YANKEE DOODLE DANDY —- Composer, singer, dancer and Broadway star George M. Cohan died of cancer in November, 1942, but he’d lived just long enough to see the film version of his life make it to the screen, starring James Cagney. Cohan’s verdict/salute: “What an act to follow.” Put another way, “My mother thanks you. My father thanks you. My sister thanks you. And I thank you.”
His rep built on tough-guy roles, Cagney had long proven his screen-eating chops in action and drama (and the occasional lark like The Strawberry Blonde), but the one-time hoofer hadn’t done any fancy stepping on screen since Footlight Parade back in 1933, so his fabulous ability to transmit emotion through movement—elastic & bounding, jack-in-the-box & graceful replicating Cohan’s own style brought audiences to their feet— just when they needed a shot in the arm, firing red, white & blue currents of national pride that ran straight and true to the country’s heart and soul.
Irresistible renditions of “Harrigan”, “Give My Regards To Broadway”, “You’re A Grand Old Flag”, “Over There” and “The Yankee Doodle Boy”, the warmth and ebullience of Cagney and co-stars Joan Leslie and Walter Huston, and the directorial panache of Michael Curtiz made this the 2nd-most popular film of the year. The flag-waving lit a spark of hope in the darkness of 1942, its gross of $11,800,000 securing a rank just after the (American-made) ode to British patriotism, Mrs.Miniver. The world premiere, held in New York City on May 29,1942, was a war bond benefit. That one evening raised $4,750,000, equivalent to $75,000,000 in 2019.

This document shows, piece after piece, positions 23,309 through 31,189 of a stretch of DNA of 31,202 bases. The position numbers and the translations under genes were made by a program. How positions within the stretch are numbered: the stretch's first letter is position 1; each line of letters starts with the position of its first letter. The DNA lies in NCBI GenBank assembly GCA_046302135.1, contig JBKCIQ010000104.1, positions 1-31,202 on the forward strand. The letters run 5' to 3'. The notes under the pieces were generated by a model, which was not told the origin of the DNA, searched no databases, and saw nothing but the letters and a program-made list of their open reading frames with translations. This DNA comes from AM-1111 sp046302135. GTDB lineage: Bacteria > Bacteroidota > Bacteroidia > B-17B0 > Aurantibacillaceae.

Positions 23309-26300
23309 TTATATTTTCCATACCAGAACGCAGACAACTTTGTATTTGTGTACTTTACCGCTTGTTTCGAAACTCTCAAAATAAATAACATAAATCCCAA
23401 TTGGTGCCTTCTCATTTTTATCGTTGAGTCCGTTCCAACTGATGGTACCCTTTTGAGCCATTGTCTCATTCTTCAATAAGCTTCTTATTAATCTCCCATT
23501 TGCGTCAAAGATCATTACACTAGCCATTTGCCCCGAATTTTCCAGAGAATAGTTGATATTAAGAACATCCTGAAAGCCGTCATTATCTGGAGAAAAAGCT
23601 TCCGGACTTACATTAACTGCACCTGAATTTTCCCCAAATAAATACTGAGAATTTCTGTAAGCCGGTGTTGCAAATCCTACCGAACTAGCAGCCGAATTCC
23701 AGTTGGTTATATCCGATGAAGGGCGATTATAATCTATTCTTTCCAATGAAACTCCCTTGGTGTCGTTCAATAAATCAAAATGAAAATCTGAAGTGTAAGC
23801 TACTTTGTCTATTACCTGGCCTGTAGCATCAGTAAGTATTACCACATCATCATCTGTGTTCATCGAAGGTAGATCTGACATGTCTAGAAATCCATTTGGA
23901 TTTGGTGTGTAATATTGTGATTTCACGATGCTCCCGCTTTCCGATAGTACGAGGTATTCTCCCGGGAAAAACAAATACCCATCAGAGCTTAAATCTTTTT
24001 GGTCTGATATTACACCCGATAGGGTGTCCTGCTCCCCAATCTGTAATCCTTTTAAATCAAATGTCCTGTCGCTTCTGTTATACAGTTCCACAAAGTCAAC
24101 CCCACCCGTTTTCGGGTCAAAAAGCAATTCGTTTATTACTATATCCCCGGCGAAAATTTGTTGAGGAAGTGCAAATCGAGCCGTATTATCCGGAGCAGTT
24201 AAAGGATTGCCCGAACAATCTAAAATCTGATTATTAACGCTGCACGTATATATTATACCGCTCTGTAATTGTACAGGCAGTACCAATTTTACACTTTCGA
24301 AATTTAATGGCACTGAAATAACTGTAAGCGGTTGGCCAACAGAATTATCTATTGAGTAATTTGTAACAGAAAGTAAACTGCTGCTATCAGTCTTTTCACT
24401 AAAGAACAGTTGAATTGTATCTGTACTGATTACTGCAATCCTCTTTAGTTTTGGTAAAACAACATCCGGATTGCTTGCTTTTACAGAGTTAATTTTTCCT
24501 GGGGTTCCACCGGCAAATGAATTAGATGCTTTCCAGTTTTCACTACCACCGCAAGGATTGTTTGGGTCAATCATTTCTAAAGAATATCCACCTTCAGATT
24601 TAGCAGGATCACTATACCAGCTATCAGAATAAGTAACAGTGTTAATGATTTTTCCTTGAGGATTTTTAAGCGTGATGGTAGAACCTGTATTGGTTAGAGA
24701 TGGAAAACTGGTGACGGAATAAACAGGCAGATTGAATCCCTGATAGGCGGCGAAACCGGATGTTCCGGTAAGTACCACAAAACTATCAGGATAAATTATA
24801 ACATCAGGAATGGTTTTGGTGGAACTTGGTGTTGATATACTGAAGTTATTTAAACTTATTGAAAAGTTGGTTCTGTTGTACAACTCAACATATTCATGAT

Robert Buckner and Edmund Joseph took script credit, but the fabulous Epstein Brothers (Julius J. & Philip G.) worked revisions uncredited. Naturally enough, a good deal was fictional, but the spirit and essence came across, which was the whole idea. Warner’s lavished $1,500,000 on the period costuming and dozens of sets slapped together to help the 126 minutes flow along the story path from Cohan’s birth (yes, on the 4th of July) in 1878 to a private chat with FDR after the US entered WW2. Talk about timing: the film started shooting the same week Pearl Harbor was attacked.
Joan Leslie, playing Cohan’s wife, aged in the film from 18 to 57—Miss Leslie was only 17. Don Siegel did the nifty montage sequences. Walter Huston, playing Cohan’s father, had worked and bonded with the older man on stage in the late 20s, so for him the role was an honorific. Cagney’s magnetic happy-bomb of energy, sincerity and charm easily won him an Oscar. Along with his shoo-in, the film took Academy Awards for Music Score and Sound, and was nominated for Best Picture, Director, Supporting Actor (Huston), Story and Film Editing.
Cagney on Curtiz: “I used to say there was no such person as Curtiz, but only Curtiz the director. I understand they would actually take the camera away from him to keep him from going on 24 hours of straight shooting.” Mike Curtiz went from this assignment directly onto his next,a get-it-in-the-can item called Casablanca.
With Richard Whorf, Irene Manning, George Tobias, Rosemary DeCamp (playing Cohan’s mother–she was 11 years younger than Cagney!) Jeanne Cagney (his sister, playing Cohan’s sister) Eddie Foy Jr., Frances Langford, S.Z. Sakall and Walter Catlett.
You watch an entertainer biopic of today, and after enduring two hours of assorted frontal assaults slapping you in the face with indulgence and abuse, you want to slit your wrists. Two hours of Cagney as Cohan: you feel like running up the Stars and Stripes, giving the finger to the pseudo-Nazi bastards trying to hijack it and then making damn sure you get out to VOTE! I don’t know about you ‘fokes’ out there in MAGA-land, but my overage Dad didn’t ship out to Saipan, my Uncle Bill didn’t shred his nerves as a tail-gunner on a B-24 over Europe and my Mom didn’t Woman-up welding rivets on Liberty Ships because they were tired of Abbott & Costello: they did it to fight Fascists, not make it comfy so we could turn into them. I am that Yankee Doodle Boy. And I want my Flag back.